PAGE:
Mental Health

Where Binge Eating Lives In The Brain: Suppressing Certain Neurons May Improve Eating Disorder Treatments

binge
Temptation is part of life, but for those with a tendency to binge, it can be too much. Pixabay Public Domain

People joke about binging behavior all the time, and laugh about drinking too much at the bar or wolfing down an entire pizza. True binge eating disorder is hardly a laughing matter — the repeated episodes of eating food to the point of discomfort can become life threatening and comes with an increased risk of suicide. As with other forms of addiction, the eating disorder is driven largely by triggers and temptation. Controlling the impulse to binge is central to effective treatment, and researchers from Johns Hopkins University have just made a critical breakthrough in understanding how to do so neurologically.

The team discovered that rats who normally responded to cues for sugar with the speed and enthusiasm of binge eaters were less excited about the treat when researchers suppressed certain neurons. The neurons are in a largely unstudied region of the brain but may be connected to overindulgence in response to an external trigger like food, alcohol, or drugs. People dealing with a binge eating disorder or an addiction deal with an increased tendency to overdo it, an inclination that can have fatal results.

“External cues — anything from a glimpse of powder that looks like cocaine or the jingle of an ice cream truck — can trigger a relapse or binge eating,” said Dr. Jocelyn M. Richard, lead author of the study and a Johns Hopkins post-doctoral fellow in psychological and brain sciences, in a press release. “Our findings show where in the brain this connection between environmental stimuli and the seeking of food or drugs is occurring.”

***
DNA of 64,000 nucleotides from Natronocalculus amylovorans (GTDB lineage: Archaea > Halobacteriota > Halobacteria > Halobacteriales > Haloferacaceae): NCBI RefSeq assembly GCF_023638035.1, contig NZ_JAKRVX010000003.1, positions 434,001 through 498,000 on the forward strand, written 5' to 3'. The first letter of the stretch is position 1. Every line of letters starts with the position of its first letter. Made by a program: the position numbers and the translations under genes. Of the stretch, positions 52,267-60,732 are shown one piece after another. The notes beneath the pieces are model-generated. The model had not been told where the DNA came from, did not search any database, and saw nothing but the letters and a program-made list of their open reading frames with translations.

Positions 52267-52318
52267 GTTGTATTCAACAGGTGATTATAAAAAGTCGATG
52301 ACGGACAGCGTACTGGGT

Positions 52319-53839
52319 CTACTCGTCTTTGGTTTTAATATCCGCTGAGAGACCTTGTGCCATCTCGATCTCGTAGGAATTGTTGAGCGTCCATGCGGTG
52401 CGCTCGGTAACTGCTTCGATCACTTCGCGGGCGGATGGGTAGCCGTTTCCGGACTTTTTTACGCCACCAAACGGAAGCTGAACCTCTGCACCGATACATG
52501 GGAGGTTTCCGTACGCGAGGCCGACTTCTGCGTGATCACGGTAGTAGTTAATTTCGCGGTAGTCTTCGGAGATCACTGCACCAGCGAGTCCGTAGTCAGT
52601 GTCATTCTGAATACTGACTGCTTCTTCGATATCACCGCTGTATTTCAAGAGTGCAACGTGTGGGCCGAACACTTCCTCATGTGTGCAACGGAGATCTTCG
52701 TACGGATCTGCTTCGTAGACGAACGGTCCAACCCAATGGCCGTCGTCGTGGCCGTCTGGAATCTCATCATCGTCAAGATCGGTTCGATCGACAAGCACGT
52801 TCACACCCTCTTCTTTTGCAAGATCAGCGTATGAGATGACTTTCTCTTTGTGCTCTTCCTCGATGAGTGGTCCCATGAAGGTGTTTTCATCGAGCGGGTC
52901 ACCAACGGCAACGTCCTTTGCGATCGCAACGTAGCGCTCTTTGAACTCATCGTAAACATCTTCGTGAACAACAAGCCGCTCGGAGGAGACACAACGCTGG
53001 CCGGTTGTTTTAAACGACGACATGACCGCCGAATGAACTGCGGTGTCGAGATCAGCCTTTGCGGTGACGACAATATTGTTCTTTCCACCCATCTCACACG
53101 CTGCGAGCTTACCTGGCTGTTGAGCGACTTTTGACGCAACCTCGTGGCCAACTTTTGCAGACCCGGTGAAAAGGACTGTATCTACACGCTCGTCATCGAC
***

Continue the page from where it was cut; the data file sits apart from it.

The researchers gave the rats Pavlovian training to recognize a certain sound and associate it with getting a drink of sugar water when they pressed a lever. As the rats performed this task, researchers monitored the neurons within the ventral pallidum region in the rodents’ brains. The area sits near the base of the brain in the basal ganglia and is involved in motivation, behavior, and emotion.

When the rats heard the sound, the researchers observed a much larger number of neurons in the area react than they had been expecting. Also, when there was a particularly strong neuron response, the rats would dart over for the sugar more quickly. Eventually, the team could predict how fast the rats would go for the sugar depending on how excited their neurons became at the sound of the cue.

“We were surprised to see such a high number of neurons showing such a big increase in activity as soon as the sound played,” Richard said.

The researchers then used optogenetics, or targeted beams of light, to manipulate the neurons and temporarily suppress the activity of those in the ventral pallidum. With their neurons inactive, rats who heard the cue were much less likely to pull the sugar lever, and when they did, it was at a much more relaxed pace. Richard said that the technique of slowing down the reaction to triggers for binges could be essential for helping people get their addictive behaviors under control.

“We don’t want to make it so that people don’t want rewards,” Richard said. “We want to tone down the exaggerated motivation for rewards.”

Source: Richard J, Ambroggi F, Janak P, Fields H. Ventral Pallidum Neurons Encode Incentive Value and Promote Cue-Elicited Instrumental Actions. Neuron. 2016.

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